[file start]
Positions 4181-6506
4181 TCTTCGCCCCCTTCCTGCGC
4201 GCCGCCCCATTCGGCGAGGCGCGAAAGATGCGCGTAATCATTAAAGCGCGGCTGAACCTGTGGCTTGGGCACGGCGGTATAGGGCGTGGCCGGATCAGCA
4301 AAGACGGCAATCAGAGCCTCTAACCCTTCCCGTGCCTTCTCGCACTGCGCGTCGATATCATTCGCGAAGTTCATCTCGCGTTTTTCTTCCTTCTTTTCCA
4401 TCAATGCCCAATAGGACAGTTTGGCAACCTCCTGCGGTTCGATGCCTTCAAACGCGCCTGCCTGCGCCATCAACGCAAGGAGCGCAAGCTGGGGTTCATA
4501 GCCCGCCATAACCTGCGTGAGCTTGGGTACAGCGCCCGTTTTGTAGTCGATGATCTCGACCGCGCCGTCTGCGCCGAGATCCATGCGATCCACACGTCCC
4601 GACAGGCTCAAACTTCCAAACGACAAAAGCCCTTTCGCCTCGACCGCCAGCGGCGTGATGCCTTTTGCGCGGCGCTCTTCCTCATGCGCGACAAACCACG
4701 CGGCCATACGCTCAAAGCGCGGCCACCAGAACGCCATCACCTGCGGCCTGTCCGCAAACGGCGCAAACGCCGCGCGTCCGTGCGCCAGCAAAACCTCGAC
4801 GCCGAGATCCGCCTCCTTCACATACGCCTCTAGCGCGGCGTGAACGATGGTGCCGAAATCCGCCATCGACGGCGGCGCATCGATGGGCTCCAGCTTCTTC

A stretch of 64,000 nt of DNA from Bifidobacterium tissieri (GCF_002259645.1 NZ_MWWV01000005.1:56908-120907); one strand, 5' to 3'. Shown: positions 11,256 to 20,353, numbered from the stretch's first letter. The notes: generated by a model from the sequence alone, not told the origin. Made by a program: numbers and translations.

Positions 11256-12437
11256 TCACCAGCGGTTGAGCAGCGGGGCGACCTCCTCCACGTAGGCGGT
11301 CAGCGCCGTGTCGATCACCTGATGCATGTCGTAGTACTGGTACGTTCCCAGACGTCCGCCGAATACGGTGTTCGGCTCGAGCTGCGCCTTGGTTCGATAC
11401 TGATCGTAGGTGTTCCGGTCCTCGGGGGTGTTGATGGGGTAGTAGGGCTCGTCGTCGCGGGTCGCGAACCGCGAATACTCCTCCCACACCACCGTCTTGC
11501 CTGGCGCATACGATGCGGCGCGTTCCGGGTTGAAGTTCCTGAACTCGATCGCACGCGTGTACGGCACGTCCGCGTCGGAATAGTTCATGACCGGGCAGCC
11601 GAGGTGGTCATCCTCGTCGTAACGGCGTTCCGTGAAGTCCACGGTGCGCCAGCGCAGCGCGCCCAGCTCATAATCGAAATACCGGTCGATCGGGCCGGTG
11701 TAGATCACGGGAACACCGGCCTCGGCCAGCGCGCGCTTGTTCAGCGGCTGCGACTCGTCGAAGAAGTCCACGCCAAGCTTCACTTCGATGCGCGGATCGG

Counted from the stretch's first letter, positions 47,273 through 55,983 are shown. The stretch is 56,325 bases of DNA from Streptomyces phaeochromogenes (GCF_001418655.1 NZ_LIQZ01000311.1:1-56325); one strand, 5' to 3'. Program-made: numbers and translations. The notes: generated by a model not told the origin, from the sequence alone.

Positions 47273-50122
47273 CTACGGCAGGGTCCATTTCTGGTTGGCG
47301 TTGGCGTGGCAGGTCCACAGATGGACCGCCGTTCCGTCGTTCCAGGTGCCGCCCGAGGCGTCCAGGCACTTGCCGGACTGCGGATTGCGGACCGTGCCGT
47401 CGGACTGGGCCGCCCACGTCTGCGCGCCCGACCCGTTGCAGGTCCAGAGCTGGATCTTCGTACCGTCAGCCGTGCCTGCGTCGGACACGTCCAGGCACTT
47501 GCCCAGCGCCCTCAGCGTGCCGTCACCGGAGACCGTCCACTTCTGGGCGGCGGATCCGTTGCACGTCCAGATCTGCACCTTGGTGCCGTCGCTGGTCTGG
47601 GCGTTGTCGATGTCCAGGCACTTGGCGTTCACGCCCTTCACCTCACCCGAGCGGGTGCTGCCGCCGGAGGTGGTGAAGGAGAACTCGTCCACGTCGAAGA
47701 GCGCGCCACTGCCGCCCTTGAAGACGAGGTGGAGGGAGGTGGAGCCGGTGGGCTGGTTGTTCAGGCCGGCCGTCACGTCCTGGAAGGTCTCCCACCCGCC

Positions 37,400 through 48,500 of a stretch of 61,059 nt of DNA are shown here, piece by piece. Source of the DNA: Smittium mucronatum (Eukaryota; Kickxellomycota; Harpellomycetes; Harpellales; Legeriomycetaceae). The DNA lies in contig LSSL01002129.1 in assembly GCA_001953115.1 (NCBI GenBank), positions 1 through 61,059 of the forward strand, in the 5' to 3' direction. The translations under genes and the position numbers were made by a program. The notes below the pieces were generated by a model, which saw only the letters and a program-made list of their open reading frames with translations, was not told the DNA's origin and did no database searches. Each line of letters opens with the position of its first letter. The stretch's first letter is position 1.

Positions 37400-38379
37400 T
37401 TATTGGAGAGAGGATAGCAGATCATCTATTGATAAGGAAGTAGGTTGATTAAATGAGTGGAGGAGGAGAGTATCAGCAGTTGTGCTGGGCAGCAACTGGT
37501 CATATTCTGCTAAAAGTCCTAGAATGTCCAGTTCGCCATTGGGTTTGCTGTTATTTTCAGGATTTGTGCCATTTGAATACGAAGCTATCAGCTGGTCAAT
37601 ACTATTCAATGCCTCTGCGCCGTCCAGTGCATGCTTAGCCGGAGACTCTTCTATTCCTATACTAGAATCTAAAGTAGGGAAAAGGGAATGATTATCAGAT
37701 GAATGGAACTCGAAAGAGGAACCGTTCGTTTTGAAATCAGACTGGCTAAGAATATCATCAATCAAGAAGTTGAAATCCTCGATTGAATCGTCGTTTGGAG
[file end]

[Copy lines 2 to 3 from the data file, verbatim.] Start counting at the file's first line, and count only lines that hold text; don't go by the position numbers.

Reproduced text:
4181 TCTTCGCCCCCTTCCTGCGC
4201 GCCGCCCCATTCGGCGAGGCGCGAAAGATGCGCGTAATCATTAAAGCGCGGCTGAACCTGTGGCTTGGGCACGGCGGTATAGGGCGTGGCCGGATCAGCA